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Digital secrets for financial services success

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Local banks and insurers are battling to attain new customers, but should they move more services online they can improve efficiency and gain better visibility, writes BIANCA QUINN DIAVASTOS, MD of 25AM.

South African banks and insurers have long struggled with the high costs of customer acquisition and fierce competition to attain new customers. The move online offers them ways to improve the efficiency and effectiveness of their acquisition efforts and gain better visibility into the performance of their marketing spend.

The key here is how financial services companies can use data and analytics tools to streamline their customer journeys and make better informed decisions about their customer acquisition strategies. Today, they have information at their fingertips that can help them to find the best mix of media and engagement tools (lead generation and product offers) to create targeted online and offline customer journeys that reach new customers.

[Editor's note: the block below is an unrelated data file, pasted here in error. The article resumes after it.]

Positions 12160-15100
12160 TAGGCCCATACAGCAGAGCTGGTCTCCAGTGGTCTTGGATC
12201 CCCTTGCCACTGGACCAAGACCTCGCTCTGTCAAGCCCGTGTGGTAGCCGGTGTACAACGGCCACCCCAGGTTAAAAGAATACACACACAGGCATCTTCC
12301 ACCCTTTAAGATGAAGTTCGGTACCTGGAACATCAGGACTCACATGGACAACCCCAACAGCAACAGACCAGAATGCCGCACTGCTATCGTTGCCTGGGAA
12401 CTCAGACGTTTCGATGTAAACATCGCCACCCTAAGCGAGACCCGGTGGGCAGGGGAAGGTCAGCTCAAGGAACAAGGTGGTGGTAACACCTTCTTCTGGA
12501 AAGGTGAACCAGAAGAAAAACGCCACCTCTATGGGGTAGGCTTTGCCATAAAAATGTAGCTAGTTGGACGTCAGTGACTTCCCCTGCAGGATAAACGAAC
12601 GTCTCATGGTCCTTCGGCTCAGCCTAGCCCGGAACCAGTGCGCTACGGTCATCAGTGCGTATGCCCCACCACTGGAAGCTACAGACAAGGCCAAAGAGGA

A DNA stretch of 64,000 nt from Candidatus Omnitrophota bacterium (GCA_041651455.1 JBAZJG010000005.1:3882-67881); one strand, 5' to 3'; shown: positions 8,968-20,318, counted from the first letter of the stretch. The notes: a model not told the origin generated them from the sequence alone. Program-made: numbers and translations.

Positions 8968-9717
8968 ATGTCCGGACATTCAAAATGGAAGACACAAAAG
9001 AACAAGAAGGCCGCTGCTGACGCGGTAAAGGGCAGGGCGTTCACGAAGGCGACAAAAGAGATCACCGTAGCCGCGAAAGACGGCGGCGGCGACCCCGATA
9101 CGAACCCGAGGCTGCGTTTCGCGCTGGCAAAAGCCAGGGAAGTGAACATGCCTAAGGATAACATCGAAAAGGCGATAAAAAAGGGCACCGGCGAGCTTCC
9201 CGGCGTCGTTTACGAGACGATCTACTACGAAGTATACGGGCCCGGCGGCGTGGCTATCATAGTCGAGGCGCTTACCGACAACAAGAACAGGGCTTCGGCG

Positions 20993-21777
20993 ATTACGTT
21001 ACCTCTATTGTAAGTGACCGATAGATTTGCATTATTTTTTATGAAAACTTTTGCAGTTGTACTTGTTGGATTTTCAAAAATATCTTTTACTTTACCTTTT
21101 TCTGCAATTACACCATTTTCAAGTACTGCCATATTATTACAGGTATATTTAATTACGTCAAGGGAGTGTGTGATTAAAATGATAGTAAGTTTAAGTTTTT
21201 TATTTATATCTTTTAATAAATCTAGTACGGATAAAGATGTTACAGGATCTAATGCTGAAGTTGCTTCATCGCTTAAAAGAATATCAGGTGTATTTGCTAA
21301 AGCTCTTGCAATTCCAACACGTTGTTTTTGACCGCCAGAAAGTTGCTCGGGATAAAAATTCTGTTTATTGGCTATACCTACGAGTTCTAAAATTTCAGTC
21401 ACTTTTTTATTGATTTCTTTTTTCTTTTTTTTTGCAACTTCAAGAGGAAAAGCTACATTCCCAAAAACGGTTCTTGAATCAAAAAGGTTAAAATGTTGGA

Here are some ways that financial services companies can drive better return on investment (ROI) from their online customer acquisition efforts:

Optimise for mobile

When thinking about ad placements, search engine optimisation and customer conversion, financial services companies would do well to remember that a high proportion of financial transactions and searches for financial products happen on mobile devices. We have found in South Africa that our financial service clients’ customers and prospects do most of their research for home loans and short-term insurance on mobile devices.